12:53:55 pm on
Monday 22 Jan 2018

I Resign
David Simmonds

“I hereby resign,” says Donald Trump It could happen, even if Trump never speaks the words, himself. Here’s how.


Technology is the key.

That’s the promise, well, not the exact promise, which a Canadian company, by the name of Lyrebird, is holding out for its speech synthesis software. The company website invites you to speak into the computer for one minute and its technology will crunch your words into their component parts and spit out a reasonable facsimile of your voice, saying something completely different. Give it five minutes of speech input and the software will have you down cold or so Lyrebird claims.

Lyrebird even backs up its claim with a working example of the computer-regenerated voices of Donald Trump, Barack Obama and Hillary Clinton, developed from their public words. To my ears, the voices do sound Donald, Barack and Hillary-like, but they are obviously machine voices. Nevertheless, the technology has progressed this far; can we say it won’t get to the point where it could easily pass for the original.

Lyrebird also claims emotional content, such as outrage, apathy, sadness or empathy, say, is programmable into the voice as well. Too bad Mr. Trump didn’t use the technology in place of his own voice when he called military families a couple of weeks ago.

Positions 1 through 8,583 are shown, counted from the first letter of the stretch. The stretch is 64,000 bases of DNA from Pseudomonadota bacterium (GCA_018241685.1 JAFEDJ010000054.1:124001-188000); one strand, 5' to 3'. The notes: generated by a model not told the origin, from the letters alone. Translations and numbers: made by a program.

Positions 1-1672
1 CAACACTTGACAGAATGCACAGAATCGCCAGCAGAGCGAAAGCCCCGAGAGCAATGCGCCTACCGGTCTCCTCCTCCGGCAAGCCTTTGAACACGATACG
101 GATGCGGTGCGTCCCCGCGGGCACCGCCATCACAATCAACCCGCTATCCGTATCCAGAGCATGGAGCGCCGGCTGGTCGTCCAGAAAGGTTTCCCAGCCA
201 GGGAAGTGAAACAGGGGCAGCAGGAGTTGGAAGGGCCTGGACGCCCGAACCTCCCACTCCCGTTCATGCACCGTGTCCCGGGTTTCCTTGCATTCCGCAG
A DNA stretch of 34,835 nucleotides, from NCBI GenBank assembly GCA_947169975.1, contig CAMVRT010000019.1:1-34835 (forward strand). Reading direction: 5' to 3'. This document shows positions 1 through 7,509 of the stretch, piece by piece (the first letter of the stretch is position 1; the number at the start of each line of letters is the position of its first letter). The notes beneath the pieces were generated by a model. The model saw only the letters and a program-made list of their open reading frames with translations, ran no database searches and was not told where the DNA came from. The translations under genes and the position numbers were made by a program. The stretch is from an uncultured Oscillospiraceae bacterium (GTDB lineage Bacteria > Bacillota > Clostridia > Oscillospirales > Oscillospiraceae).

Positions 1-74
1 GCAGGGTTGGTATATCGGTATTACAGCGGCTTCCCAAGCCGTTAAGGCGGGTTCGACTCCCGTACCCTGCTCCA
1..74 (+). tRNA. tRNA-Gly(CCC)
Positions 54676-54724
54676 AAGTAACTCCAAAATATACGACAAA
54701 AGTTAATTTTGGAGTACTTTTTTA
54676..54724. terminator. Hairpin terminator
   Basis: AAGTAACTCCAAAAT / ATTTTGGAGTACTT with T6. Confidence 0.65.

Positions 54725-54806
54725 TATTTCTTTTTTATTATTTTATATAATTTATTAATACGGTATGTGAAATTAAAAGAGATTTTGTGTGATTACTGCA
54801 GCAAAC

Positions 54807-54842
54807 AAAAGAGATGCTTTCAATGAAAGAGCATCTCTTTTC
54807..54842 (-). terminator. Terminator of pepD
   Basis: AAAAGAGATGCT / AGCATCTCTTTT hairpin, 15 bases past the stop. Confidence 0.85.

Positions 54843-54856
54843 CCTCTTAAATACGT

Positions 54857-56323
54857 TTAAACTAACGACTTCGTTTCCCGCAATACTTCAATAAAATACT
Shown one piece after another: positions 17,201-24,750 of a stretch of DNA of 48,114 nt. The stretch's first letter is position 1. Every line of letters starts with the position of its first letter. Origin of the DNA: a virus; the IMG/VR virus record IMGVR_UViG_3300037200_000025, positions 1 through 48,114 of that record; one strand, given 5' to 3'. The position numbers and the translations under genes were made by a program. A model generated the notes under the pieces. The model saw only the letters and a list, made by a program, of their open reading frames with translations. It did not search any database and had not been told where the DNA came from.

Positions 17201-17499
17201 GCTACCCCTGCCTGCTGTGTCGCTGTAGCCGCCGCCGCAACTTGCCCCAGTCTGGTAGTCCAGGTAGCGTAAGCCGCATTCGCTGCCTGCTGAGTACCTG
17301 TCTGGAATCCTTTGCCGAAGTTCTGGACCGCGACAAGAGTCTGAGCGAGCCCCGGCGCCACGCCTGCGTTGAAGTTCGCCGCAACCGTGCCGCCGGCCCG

Legally, is a voice appropriable or does it yours, alone? It seems the voice is too intangible for copyrighting; however, it may be a trademark and your “moral” rights in the voice protected. Tom Waits, the uniquely gravel-on-sandpaper voiced American musician, successfully sued a company in Spain for using a voice that sounded like his, on top of a song that was derivative of one of his, for a commercial advertising a car. Said Mr. Waits ‘’I have a moral right to my voice. It's like property, there's a fence around it, in a way.”

Lyrebird intends its technology primarily to support voice-driven computer and machine applications, but the prospects for its use and misuse are wider.

It seems to me, that if I give up my voice to Lyrebird, I’m asking for trouble. The last thing I want is to have my reconstituted voice heard around the internet calling on Mr Trump to fight to keep his presidency or professing my undying love for Hillary Clinton and only Hillary Clinton. Thus, I haven’t.


Adding voice to a picture of Putin holding a Trump-like baby.

Some might say that voice synthesis is just the vocal equivalent of photoshopping, whereby you employ computer-generated graphics to create a ‘false’ image from a ‘real’ one For example you don’t have to search hard to find an image of Vladimir Putin holding a baby with a Donald Trump face and hair. Why would it be wrong to add the voice of a parent clucking in Putinese, while a baby whines in Trumpspeak or vice versa? The world has survived photoshopping, so why can it not survive voice synthesis? It’s just putting one more obstacle to watch out for on my personal radar that I don’t want to have to worry about.